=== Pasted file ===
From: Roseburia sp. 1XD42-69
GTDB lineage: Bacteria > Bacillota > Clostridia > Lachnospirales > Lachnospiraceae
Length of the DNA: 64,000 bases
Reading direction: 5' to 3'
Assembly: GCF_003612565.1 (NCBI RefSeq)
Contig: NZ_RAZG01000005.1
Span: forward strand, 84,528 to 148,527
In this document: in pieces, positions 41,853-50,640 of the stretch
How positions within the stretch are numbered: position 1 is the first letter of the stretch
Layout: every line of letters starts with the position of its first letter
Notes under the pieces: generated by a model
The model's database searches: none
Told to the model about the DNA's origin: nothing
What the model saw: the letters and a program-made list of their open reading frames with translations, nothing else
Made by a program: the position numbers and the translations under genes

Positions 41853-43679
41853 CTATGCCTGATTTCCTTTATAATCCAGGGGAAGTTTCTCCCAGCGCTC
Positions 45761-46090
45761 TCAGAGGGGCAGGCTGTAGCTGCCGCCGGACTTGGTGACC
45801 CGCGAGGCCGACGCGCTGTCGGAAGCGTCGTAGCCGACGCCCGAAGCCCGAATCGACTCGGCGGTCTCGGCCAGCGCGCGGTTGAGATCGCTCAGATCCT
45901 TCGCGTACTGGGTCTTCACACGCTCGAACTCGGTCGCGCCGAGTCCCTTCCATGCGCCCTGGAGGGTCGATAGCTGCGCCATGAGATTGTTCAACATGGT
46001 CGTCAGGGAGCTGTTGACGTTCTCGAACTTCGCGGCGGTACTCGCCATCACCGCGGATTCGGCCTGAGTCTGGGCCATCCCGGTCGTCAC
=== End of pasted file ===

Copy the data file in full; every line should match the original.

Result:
From: Roseburia sp. 1XD42-69
GTDB lineage: Bacteria > Bacillota > Clostridia > Lachnospirales > Lachnospiraceae
Length of the DNA: 64,000 bases
Reading direction: 5' to 3'
Assembly: GCF_003612565.1 (NCBI RefSeq)
Contig: NZ_RAZG01000005.1
Span: forward strand, 84,528 to 148,527
In this document: in pieces, positions 41,853-50,640 of the stretch
How positions within the stretch are numbered: position 1 is the first letter of the stretch
Layout: every line of letters starts with the position of its first letter
Notes under the pieces: generated by a model
The model's database searches: none
Told to the model about the DNA's origin: nothing
What the model saw: the letters and a program-made list of their open reading frames with translations, nothing else
Made by a program: the position numbers and the translations under genes

Positions 41853-43679
41853 CTATGCCTGATTTCCTTTATAATCCAGGGGAAGTTTCTCCCAGCGCTC
Positions 45761-46090
45761 TCAGAGGGGCAGGCTGTAGCTGCCGCCGGACTTGGTGACC
45801 CGCGAGGCCGACGCGCTGTCGGAAGCGTCGTAGCCGACGCCCGAAGCCCGAATCGACTCGGCGGTCTCGGCCAGCGCGCGGTTGAGATCGCTCAGATCCT
45901 TCGCGTACTGGGTCTTCACACGCTCGAACTCGGTCGCGCCGAGTCCCTTCCATGCGCCCTGGAGGGTCGATAGCTGCGCCATGAGATTGTTCAACATGGT
46001 CGTCAGGGAGCTGTTGACGTTCTCGAACTTCGCGGCGGTACTCGCCATCACCGCGGATTCGGCCTGAGTCTGGGCCATCCCGGTCGTCAC